The Aldergrove Elks are finding ways to help the community during a year that has halted usual events and fundraisers while creating a greater need for support.
Ray Farness, a five-year member with the Elks, said generous donations to the club itself helped spearhead some of the actions that its members were able to carry out this season.
“We received help from the Quiring family – they donated $1,000, which was then matched by their company, Quiring Towing,” Farness explained.
Cst. Phil Colter, of the Aldergrove Community Police Office, is carrying on the tradition of predecessor Cpl. Kurt Neuman, by dispersing Save-On-Foods gift cards to needy families throughout the community.
The Quiring’s donation allowed for $1,000 in gift cards to be handed out by Colter this Christmas.
The Elks subsequently presented $1,400 to the Aldergrove Food Bank on Tuesday, Dec. 15, which included $250 donation from Aldergrove Save-On-Foods manager Cam Bates.
Additionally, $25 Wal-Mart gift cards allotted for 66 children that use the food bank or are part of low income families through the Langley School District that could use a helping hand.
Lastly, the Kinsmen Women’s Place and Seniors and Veteran’s Society were also recipients of Elks Club efforts; the latter using their $300 donation to provide meals for seniors, which are prepared to be heated at home.
The century old fraternal organization is a volunteer-based group throughout Canada that facilitate different charitable events and fundraisers in communities; Aldergrove Elk’s largest contributions often came during the Christmas season.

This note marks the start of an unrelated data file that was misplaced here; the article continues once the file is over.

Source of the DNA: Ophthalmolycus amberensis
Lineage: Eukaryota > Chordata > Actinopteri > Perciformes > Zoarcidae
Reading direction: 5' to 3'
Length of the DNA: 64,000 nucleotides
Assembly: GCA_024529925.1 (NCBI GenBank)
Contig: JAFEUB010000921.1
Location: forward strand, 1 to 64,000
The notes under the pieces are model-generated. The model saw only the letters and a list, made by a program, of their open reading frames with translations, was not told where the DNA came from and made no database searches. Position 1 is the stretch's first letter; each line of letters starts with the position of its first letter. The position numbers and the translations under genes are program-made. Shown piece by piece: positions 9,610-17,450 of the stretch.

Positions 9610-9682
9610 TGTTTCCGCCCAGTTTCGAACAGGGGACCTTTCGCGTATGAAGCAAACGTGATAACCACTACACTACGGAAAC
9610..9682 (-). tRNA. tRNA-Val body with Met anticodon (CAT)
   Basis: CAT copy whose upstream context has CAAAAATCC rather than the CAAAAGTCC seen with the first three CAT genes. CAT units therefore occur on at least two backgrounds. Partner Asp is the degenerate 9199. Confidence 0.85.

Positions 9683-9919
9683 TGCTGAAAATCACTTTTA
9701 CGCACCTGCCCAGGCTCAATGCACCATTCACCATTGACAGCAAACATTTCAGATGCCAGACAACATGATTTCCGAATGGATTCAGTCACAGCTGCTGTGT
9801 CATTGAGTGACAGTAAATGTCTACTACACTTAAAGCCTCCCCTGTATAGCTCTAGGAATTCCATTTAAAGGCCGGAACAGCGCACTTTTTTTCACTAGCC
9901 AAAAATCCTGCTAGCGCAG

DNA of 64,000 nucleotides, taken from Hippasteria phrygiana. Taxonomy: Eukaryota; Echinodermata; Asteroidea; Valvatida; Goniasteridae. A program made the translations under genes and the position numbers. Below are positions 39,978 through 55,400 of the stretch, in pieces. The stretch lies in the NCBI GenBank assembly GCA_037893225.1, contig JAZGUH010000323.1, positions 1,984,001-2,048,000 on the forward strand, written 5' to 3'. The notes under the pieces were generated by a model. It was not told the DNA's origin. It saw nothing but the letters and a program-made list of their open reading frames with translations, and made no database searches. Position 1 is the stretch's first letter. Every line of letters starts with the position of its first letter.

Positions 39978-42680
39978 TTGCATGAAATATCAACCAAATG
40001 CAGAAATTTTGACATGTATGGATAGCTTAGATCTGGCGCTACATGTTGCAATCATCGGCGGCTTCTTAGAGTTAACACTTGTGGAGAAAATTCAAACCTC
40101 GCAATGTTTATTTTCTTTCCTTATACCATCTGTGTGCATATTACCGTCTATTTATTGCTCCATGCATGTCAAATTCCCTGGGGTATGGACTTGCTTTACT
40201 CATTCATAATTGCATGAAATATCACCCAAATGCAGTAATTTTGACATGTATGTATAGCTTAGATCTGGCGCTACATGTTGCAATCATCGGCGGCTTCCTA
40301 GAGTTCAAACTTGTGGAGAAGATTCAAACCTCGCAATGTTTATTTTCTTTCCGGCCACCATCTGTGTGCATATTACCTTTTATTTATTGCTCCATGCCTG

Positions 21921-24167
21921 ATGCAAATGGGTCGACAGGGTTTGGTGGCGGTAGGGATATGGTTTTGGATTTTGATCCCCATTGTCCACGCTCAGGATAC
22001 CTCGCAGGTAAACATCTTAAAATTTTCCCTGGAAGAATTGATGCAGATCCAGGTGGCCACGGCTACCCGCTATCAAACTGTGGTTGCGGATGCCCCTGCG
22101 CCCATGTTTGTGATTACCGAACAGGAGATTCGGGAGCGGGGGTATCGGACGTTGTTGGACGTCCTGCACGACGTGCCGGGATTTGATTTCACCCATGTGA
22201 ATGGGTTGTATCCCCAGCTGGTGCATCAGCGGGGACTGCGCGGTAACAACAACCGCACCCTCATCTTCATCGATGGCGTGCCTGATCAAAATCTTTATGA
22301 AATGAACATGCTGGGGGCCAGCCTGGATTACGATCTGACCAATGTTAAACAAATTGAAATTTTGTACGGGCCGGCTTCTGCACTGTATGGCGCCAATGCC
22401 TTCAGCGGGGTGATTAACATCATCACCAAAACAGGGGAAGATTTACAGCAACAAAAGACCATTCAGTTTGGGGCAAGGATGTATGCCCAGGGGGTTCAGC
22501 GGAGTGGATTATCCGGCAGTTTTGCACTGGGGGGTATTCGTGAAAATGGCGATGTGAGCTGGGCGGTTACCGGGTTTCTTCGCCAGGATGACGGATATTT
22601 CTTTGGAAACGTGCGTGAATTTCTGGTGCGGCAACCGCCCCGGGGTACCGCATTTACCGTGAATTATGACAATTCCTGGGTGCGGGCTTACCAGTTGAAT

“Normally we’d participate in the light parade and we’d throw a big Christmas party for kids and have things like prizes, gift cards, hot dogs, and face painting,” Farness explained.
While the annual Aldergrove Light parade – initially set for Saturday, Dec. 12 – was cancelled by Dr. Bonnie Henry’s moratorium on in-person events, the allowance of drive-thru activities promoted a new take on the celebration.
Instead of the parade passing by viewers, the donors drove past the floats and displays, with participants that included the BC Farm Museum, Christmas carols, Santa and Mrs Claus, and a living Nativity scene.
Co-hosted by the Aldergrove Fair and legion, branch #265, $42,400 was raised in food items, cash, toys, and gift cards for the Aldergrove Food Bank.
Organizer Karen Long told the Aldergrove Star that the amount of food donated has left the Aldergrove Food Bank’s shelves and storage room overflowing.
“There were four and a half van-loads of food gathered at the event, in addition to donations dropped of during the day at the Aldergrove Food bank location,” Long explained.
Farness said the Elks had a float in the drive-by parade and look forward to hosting more in-person events in the future.
2020 has been a frustratingly slow yet transformative time for the local Elks chapter; the clubhouse at 27118 Fraser Highway was significantly renovated.
Lodge #66 president Gary King said, most recently, the basement has been all fixed up, allowing for more storage space and club activity.
“We’re trying to get things rolling again,” Farness said, noting that owning the building on Fraser Highway instead of renting a hall will hopefully put them in a better financial position.
The club has roughly 20 members and looking for more people to join.
People can visit www.facebook.com/pages/category/Community-Service/Aldergrove-Elks-Assoc to find more information and get in contact with the club.
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